The key here is the proportion of oxidized VLDL particles circulating in the blood. It’s beneficial to reduce this group of elements as much as possible.

There are a number of strategies that can be used to achieve this. One of them is to consume foods with high antioxidant capacity, such as vegetables, in the diet. At the same time, it will be key to avoid the consumption of trans-type lipids.

How can cholesterol levels be reduced?

Cholesterol in the arteries.
Oxidized cholesterol is the dangerous type. Its accumulation in the arteries causes atheroma plaques.

If, for any reason, cholesterol values are too high in a blood test, it may be beneficial to reduce them. This is because oxidized VLDL particles cannot be distinguished. In this sense, applying a series of dietary changes can reduce total cholesterol and this will include this class of lipoproteins.

To achieve a beneficial impact on the lipid profile, it’s advisable to prioritize the consumption of fresh foods over industrial ultra-processed foods. Above all, it’s advisable to eat oily fish and vegetables, as they have anti-inflammatory and antioxidant potential.

A high intake of fiber could also reduce total cholesterol levels. This is because the substance blocks the absorption of dietary cholesterol at an intestinal level.

However, there’s also an endogenous synthesis of the particles that is counterbalanced by the absorption of the nutrient from our food intake, so this effect is disputed. In fact, one of the reasons for high cholesterol is usually genetic.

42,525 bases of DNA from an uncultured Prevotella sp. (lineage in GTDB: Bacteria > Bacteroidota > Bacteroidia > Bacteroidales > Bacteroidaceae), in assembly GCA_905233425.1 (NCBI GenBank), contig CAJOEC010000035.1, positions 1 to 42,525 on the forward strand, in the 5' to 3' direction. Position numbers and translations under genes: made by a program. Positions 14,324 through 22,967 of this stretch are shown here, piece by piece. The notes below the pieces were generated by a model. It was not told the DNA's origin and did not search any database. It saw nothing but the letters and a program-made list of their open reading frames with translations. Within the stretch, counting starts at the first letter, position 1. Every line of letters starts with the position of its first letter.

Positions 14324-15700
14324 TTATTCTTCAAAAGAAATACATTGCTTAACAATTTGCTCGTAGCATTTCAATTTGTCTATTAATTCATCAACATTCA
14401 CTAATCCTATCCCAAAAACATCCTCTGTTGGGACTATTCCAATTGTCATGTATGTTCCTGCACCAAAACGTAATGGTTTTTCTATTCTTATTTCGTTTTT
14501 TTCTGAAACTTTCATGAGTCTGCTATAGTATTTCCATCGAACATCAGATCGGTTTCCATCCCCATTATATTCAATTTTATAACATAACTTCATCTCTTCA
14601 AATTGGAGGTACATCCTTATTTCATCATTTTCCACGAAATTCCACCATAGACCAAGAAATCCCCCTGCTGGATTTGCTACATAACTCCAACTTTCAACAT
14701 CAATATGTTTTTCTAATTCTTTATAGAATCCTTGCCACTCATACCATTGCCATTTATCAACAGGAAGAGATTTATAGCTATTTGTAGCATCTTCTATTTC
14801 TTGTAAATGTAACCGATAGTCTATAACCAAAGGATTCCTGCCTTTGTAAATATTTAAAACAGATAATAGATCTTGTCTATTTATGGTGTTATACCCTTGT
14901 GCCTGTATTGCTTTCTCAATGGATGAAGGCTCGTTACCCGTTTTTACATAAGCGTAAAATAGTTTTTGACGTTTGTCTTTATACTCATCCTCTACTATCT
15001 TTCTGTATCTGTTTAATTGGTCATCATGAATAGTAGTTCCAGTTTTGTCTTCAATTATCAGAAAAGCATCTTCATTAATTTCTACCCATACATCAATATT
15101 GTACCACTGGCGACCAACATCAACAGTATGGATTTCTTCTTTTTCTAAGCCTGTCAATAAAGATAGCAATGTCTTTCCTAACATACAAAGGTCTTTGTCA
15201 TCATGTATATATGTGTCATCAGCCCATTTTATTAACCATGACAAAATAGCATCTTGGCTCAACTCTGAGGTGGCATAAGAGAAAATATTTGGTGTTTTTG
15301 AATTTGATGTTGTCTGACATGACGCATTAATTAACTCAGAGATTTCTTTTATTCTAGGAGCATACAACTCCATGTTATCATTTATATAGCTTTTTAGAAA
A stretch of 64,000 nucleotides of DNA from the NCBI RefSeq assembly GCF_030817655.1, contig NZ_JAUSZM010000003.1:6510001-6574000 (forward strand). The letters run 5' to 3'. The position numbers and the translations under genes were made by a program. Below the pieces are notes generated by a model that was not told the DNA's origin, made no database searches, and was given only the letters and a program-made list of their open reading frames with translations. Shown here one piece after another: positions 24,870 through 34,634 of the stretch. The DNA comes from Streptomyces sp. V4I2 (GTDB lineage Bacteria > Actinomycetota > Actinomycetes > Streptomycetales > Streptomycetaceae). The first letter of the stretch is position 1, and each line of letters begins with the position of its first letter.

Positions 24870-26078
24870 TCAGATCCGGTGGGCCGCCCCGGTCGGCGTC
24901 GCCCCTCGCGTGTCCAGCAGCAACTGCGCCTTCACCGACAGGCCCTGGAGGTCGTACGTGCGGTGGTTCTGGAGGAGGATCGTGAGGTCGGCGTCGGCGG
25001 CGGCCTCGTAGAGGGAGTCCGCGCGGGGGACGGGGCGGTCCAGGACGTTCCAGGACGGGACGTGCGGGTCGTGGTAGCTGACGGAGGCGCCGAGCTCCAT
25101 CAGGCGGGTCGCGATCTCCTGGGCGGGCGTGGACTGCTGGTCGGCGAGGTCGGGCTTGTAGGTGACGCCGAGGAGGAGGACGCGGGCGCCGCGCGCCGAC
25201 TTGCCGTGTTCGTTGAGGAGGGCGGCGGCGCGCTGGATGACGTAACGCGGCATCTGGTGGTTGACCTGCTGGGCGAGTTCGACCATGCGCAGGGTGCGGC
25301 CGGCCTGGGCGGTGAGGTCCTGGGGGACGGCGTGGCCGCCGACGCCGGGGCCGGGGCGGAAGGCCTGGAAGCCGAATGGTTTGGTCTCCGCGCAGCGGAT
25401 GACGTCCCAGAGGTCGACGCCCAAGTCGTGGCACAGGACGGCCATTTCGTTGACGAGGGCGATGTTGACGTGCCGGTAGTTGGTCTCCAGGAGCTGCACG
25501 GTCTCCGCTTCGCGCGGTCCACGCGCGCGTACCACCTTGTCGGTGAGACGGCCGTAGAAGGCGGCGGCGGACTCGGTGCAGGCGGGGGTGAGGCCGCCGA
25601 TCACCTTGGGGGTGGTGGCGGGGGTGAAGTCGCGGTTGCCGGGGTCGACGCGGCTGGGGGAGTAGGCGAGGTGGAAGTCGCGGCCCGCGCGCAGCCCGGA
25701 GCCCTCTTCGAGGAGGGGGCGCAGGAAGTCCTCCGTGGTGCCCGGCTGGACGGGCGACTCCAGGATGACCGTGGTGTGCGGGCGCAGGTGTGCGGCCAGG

Red and white meat are not determinant in cardiovascular risk

As you have seen, both the consumption of red and white meat don’t significantly alter cholesterol levels. However, these levels can be increased if the food is fried, as, in this case, trans acids are created.

Prioritizing less aggressive cooking methods, including vegetables frequently into your diet, and avoiding ultra-processed foods are all key to improving cardiovascular health. Remember that improving lifestyle habits is more of a priority than reducing cholesterol levels.

All cited sources were thoroughly reviewed by our team to ensure their quality, reliability, currency, and validity. The bibliography of this article was considered reliable and of academic or scientific accuracy.

  • O’Connor LE, Kim JE, Campbell WW. Total red meat intake of ≥0.5 servings/d does not negatively influence cardiovascular disease risk factors: a systemically searched meta-analysis of randomized controlled trials. Am J Clin Nutr. 2017 Jan;105(1):57-69. doi: 10.3945/ajcn.116.142521. Epub 2016 Nov 23. PMID: 27881394; PMCID: PMC5183733.
  • Ghaedi E, Mohammadi M, Mohammadi H, Ramezani-Jolfaie N, Malekzadeh J, Hosseinzadeh M, Salehi-Abargouei A. Effects of a Paleolithic Diet on Cardiovascular Disease Risk Factors: A Systematic Review and Meta-Analysis of Randomized Controlled Trials. Adv Nutr. 2019 Jul 1;10(4):634-646. doi: 10.1093/advances/nmz007. Erratum in: Adv Nutr. 2020 Jul 1;11(4):1054. PMID: 31041449; PMCID: PMC6628854.
  • Blesso CN, Fernandez ML. Dietary Cholesterol, Serum Lipids, and Heart Disease: Are Eggs Working for or Against You? Nutrients. 2018 Mar 29;10(4):426. doi: 10.3390/nu10040426. PMID: 29596318; PMCID: PMC5946211.

This text is provided for informational purposes only and does not replace consultation with a professional. If in doubt, consult your specialist.